Q: Let's talk back about DIGI-GOV. Your work also highlights "data matters" through their production/materialization/storage. The graphic you published on data centers in the Washington Metropolitan Area and respective kW needs is very significant in this perspective. It shows an interpretative map, where you show some significant implications. As you wrote, the map provides the visualization of the social spatial distribution of data centers and it points out the five implications you found: data centers are concentrated in metropolitan areas; they have a high demand for energy and water, competing with local residents for these resources; their industry is a state-led niche economy; the uneven distribution of data centers can invoke inter-county competition for tax revenue, in addition to access to the water, power, and land resources they require. In the related paper[2] you stated that ‘data centers present an under explored geography of cyberworlds. By means of that large digital corporations such as Amazon or Google are expanding their role in urban infrastructural development’. What are the main challenges of data centers for urban governance? Then, not forgetting that there are issues of visibility and secretness, what kind of data you were able to spatialize?

A: There are two main vains of research in DIGI-GOV. First, DIGI-GOV looks a symbolic places like Sidewalk Labs or the headquarters of Amazon. Second, the project addresses new kinds of telecommunications infrastructure, data centers in particular. Those are the two key foci. About the maps that we drew: We completed those at the beginning of the project because that was back in 2021 and we were all rather new to the topic of data centers. Actually, no one on the team really knew what a data center even was. Further, it was a rather under-researched infrastructure with most work limited to the domains of engineering and computer science. So, we were pursuing this very basic exploration: What is a data center? What are the varieties of kind of data centers? Where are they? What do they do? We were just exploring some basic facts about what we were dealing with. This is where we discovered, through publicly available sources, where they were, and what the basic characters of these locations were, from which we could extrapolate what this might mean or implicate in spatial terms.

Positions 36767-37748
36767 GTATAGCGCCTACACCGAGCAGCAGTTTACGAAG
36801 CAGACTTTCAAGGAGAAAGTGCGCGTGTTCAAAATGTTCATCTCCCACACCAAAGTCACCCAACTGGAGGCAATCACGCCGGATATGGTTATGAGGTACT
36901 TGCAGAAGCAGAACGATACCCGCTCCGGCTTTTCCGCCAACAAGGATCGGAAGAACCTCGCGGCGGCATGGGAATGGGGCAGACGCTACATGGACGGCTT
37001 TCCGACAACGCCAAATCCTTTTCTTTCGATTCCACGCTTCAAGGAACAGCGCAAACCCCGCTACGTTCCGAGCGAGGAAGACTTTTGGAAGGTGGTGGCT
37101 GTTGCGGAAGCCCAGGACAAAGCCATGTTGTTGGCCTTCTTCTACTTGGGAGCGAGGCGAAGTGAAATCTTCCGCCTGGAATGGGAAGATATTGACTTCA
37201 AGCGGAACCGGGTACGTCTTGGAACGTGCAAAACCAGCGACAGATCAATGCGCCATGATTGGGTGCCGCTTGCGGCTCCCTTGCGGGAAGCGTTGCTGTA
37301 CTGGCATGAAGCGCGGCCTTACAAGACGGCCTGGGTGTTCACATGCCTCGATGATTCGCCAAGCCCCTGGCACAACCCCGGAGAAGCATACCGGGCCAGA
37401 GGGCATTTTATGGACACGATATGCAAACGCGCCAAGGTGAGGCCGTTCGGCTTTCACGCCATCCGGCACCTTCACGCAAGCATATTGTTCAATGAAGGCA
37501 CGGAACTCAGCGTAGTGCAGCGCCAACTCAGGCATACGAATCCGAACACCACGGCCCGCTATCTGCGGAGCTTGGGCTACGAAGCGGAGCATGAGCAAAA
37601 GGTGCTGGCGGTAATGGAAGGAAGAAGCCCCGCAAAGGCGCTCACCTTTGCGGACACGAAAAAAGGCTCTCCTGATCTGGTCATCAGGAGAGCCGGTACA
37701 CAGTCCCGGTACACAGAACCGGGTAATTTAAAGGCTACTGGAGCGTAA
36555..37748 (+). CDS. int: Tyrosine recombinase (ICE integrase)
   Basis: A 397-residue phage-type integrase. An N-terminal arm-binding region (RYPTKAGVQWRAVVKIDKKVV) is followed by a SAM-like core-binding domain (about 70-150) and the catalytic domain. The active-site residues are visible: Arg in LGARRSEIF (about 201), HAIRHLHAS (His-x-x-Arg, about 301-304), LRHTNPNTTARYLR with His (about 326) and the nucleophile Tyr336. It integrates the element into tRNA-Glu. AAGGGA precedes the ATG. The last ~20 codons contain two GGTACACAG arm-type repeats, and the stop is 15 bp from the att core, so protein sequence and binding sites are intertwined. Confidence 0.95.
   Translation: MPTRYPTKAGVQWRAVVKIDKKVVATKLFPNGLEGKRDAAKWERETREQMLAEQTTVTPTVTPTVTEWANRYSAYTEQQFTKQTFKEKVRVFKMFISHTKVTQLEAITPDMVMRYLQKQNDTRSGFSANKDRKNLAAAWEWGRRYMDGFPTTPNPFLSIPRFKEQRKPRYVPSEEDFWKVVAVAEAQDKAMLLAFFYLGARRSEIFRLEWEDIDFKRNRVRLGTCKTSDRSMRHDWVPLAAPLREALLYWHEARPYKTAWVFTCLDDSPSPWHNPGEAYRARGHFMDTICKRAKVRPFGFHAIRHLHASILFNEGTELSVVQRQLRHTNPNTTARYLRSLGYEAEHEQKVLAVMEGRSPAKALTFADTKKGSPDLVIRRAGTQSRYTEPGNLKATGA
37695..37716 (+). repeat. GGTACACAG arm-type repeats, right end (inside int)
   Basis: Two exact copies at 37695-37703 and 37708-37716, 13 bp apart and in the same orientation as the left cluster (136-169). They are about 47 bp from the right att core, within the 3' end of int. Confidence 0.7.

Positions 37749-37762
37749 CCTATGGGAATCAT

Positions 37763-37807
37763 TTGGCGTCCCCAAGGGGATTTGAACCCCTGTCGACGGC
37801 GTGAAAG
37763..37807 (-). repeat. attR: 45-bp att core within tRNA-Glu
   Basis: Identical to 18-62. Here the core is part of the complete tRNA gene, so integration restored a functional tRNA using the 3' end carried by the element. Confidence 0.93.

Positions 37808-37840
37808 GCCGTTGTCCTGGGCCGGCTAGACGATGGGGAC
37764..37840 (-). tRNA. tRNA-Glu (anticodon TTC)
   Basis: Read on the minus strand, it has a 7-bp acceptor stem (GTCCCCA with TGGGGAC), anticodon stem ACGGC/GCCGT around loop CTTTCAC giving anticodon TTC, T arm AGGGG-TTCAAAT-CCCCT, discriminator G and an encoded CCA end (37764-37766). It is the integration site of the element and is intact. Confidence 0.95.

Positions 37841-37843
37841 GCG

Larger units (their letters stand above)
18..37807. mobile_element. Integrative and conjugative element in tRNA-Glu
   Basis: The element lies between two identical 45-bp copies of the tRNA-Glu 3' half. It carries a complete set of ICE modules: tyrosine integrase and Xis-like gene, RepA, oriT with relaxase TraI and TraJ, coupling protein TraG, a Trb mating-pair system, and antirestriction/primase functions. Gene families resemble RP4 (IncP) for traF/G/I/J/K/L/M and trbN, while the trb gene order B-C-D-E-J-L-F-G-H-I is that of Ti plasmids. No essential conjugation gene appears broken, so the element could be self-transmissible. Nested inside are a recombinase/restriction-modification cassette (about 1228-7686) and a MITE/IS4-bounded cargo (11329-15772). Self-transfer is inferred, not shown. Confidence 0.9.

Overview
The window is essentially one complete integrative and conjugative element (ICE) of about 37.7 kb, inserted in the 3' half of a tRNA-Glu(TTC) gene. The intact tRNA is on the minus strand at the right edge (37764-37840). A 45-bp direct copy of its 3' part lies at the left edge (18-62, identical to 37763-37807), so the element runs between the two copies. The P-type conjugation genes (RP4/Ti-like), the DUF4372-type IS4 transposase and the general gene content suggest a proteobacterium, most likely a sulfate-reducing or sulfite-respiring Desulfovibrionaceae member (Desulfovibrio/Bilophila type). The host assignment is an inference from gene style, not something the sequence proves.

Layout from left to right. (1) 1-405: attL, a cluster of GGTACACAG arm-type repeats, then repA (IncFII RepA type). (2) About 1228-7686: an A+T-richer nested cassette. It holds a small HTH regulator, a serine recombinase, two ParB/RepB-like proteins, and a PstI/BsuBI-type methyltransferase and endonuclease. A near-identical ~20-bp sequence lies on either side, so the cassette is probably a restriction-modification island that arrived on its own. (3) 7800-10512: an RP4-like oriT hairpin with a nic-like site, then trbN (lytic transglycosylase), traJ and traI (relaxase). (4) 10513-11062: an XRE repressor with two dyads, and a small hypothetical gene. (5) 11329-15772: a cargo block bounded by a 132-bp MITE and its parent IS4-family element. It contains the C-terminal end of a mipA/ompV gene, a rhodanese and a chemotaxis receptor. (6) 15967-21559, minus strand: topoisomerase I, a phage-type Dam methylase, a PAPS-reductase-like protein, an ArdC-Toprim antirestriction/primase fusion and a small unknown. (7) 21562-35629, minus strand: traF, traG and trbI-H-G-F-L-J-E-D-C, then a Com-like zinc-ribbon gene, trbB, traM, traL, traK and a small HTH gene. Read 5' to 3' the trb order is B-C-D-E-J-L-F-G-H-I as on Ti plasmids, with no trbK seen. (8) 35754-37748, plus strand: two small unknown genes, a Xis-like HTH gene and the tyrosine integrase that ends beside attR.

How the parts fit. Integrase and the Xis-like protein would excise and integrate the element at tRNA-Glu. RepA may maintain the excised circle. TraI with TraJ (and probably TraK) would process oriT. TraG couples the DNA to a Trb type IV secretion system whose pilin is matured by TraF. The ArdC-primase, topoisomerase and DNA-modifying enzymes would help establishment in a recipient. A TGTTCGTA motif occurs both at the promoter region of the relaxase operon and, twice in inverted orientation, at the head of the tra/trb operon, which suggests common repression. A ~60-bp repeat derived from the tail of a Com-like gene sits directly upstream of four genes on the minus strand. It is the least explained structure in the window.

We learned that it was a booming business, that their input needs (such as land) were expanding rapidly. We also found – and this was surprising at the time – that data centers were concentrating in metropolitan areas. I had gone into this thinking that data centers would be a rural phenomenon, which was not only totally wrong, it was predictable according to the urban studies literature, as telecommunications infrastructure have always concentrated in urban areas. So, if you look at publicly available maps (e.g. Baxtel.com), you'll find that the data centers are usually in big cities like Amsterdam, Frankfurt, London, Paris, Washington, Seattle. They're concentrating in the metropolitan areas.

We also noticed a certain set of institutions, carving out their economic positions. The one that really stuck out to us, of course, was the prevalence of Amazon particularly in the Washington Metropolitan Area. Of course, Amazon just does not disclose anything, actually, but they have 50 or so data centers in the WMA. We also know that they have the largest and most modern data centers with huge data input, storage and processing needs, so they must be enormous. But we can't access this in specific terms.

Q: As an exploratory work, I imagine the maps started to speak to your project. If you had to imagine to integrate your maps at the end of the project, do you think that are other elements that should be made visible or just the power of seeing the located data centers works in itself?

A: I don't know yet. On one hand, this was not supposed to be solely a story about location. But on the other hand, it is definitely interesting to think about how data centers are changing urban and regional landscapes. We did find that they are near waterways, so this is a territorial question. And, they're also in well-to-do neighborhoods (another surprise). Whether this should be ‘mapped’, per se, I don’t know. We can also illustrate with text.

Q: Going back to the challenges of visibility and secretness…